Let’s take a moment to savor how insane this is. He explains in confessional that, now that he’s conquered Asaga, he can take control of Samatau and come into the merge with both tribes in his pocket. Gee, Henry, I’m sure Asaga is gonna sit around and not change at all while you’re gone. And I’m sure that, after they begged you to stay, they’ll be falling all over themselves to forgive you for switching sides with no explanation. This is a very bad plan. It is maybe a top five all-time Survivor bad plans.

But, whatever it means for Henry, it’s wonderful for us, because it puts both of our egomaniacal ultra-strategists on one beach. AK almost immediately sees through Henry’s scheme. The two have a conversation where he does a good job of feeding his new adversary misinformation. This is, of course, immediately undone when he allows Locky and Henry to be alone together. I dunno what can come out of Henry/Locky alliance, but this is just an unforced error on AK’s part.

At Asaga, Jacqui is starting to feel worried. She’s lost her closest ally and her access to the idol and she doesn’t understand why. She starts scrambling, trying to make sure everyone is down for voting off Tara and Annelise. This is probably her only move, but it looks a little desperate. Luke, meanwhile, does a pretty good job of getting Tara and Annelise on his side.

Immunity challenge. Samatau wins.

Back at camp, any notion of staying Asaga strong falls apart almost on contact. Sarah sees this as her chance to move against Jacqui and pitches the ex-Samataus to go with her, Luke, Luke’s sidekick, and Michelle. Jacqui sees something is up and pitches a counter-plan to target Sarah with her, Kent, and Odette. I am not sure why Odette is with them, because this show has no interest in telling us what Odette thinks. This leaves Tara and Annelise in the middle with total control over the vote. Great job, guys.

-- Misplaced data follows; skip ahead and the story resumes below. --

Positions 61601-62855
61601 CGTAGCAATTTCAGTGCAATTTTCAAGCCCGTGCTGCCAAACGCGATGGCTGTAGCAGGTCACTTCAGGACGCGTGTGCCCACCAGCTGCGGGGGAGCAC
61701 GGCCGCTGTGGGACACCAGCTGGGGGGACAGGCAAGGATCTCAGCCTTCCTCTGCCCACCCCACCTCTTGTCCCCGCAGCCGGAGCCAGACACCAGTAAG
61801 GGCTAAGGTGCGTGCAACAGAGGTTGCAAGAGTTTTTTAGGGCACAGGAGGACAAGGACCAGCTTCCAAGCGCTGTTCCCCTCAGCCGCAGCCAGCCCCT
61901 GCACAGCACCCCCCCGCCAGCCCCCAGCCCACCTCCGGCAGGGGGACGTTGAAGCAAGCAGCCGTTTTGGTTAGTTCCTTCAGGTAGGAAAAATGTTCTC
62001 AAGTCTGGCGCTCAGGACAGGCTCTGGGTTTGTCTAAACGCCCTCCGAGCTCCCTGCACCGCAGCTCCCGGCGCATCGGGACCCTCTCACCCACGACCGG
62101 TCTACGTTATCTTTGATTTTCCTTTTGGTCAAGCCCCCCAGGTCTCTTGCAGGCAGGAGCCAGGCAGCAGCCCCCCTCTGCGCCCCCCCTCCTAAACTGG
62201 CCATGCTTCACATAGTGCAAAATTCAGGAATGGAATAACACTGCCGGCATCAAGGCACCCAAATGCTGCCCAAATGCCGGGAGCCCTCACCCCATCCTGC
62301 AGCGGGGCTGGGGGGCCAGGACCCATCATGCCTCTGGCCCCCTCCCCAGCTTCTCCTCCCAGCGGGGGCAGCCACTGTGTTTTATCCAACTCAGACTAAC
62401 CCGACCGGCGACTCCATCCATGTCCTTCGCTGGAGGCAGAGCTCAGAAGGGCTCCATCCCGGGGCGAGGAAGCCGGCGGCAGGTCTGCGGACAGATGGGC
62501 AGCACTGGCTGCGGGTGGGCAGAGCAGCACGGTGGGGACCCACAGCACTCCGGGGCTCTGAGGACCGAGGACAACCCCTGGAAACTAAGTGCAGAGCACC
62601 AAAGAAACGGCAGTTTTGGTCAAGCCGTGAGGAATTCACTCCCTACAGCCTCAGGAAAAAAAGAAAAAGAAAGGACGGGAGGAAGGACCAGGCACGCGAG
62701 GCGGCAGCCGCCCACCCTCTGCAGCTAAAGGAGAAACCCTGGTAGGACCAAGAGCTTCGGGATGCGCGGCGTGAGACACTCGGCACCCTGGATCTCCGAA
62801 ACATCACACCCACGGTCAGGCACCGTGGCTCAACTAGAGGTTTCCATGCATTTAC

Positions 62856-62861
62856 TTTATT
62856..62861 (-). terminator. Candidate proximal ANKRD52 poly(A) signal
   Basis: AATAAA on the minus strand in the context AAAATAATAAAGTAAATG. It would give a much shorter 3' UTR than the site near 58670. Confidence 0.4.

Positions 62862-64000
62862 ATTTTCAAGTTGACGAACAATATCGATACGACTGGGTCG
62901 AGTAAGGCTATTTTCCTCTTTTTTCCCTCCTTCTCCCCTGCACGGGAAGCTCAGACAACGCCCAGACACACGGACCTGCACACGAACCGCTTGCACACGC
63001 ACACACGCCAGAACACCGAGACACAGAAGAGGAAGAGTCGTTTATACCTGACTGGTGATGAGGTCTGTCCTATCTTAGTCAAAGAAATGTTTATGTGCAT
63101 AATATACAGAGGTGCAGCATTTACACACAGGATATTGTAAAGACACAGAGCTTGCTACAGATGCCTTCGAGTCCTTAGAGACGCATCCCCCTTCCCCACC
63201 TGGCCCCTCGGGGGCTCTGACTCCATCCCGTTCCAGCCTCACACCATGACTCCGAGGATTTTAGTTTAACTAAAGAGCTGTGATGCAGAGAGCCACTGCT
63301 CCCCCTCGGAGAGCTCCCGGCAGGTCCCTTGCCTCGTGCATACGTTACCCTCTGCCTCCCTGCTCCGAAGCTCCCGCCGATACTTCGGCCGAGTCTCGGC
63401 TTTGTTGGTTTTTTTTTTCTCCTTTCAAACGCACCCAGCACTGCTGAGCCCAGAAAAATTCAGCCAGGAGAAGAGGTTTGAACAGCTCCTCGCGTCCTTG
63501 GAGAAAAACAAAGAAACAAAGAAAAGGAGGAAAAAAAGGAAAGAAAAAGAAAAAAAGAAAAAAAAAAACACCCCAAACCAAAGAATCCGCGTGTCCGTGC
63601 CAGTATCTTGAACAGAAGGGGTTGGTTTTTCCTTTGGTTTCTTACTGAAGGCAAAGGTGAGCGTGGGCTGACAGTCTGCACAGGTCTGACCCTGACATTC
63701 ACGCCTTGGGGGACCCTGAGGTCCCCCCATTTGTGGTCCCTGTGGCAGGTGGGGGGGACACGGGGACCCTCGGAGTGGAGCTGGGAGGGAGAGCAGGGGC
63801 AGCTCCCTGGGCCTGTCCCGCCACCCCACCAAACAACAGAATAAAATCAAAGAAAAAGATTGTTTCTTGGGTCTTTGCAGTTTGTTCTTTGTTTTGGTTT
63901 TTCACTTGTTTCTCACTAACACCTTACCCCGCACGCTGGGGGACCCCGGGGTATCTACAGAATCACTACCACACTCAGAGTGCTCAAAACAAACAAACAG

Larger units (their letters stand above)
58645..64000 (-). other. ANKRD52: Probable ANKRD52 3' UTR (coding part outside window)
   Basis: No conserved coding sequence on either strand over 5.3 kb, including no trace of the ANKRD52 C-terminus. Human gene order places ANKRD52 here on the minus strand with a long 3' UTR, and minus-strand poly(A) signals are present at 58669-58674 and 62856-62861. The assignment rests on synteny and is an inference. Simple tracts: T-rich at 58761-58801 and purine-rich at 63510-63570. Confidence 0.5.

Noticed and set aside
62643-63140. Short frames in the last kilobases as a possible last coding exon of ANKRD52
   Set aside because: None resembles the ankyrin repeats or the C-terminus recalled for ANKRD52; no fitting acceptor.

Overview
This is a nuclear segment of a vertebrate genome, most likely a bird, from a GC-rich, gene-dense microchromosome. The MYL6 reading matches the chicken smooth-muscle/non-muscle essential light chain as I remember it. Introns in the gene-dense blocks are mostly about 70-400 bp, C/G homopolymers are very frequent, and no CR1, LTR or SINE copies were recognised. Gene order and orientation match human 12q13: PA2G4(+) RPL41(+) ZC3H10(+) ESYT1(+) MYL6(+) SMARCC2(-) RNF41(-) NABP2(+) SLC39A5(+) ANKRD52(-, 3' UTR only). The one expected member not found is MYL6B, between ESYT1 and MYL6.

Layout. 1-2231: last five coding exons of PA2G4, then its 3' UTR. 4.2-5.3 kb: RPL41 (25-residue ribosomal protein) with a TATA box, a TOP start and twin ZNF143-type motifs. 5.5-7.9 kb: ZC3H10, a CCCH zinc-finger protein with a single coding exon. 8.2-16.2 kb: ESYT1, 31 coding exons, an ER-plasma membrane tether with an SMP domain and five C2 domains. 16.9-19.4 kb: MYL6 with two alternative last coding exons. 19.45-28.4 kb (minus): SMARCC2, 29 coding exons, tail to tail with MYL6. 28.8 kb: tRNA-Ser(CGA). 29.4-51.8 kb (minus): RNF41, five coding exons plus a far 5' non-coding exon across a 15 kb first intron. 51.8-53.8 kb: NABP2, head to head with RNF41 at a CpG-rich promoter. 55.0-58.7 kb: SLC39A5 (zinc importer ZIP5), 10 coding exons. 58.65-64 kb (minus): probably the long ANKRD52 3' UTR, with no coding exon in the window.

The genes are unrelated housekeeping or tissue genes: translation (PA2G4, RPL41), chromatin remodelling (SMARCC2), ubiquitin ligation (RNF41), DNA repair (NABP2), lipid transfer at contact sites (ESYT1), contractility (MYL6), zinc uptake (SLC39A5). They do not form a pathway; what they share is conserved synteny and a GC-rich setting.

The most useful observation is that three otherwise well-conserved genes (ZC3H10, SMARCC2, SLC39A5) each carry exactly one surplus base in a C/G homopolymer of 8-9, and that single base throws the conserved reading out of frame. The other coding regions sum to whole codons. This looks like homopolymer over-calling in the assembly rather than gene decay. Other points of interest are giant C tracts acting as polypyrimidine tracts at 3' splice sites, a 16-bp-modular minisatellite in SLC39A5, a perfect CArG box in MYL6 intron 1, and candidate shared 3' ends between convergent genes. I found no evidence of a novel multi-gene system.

Tribal council is pretty tense, with everyone pitching competing plans. Tara makes a big show of being done with Samatau, which is probably true. They hurt her feeeeeelings, and you never hurt Tara’s feelings. Never. In the end the young people triumph. There is no twist; Jacqui is gone.

So, I guess I have to address how much credit I’m willing to give Luke. The answer – not fucking much. I will concede he did a good job as an ambassador for Young Asaga, but every step of the way this was presented as Sarah’s plan. Luke can pretend he was behind this all he wants, and he will, but at the end of the day he saw two people who were desperate for allies and let them be his allies. I give as much credit for that as I give Jacqui and Henry for keeping Kent under their thumb. The heavy lifting here, at least as we saw it, was Sarah’s doing.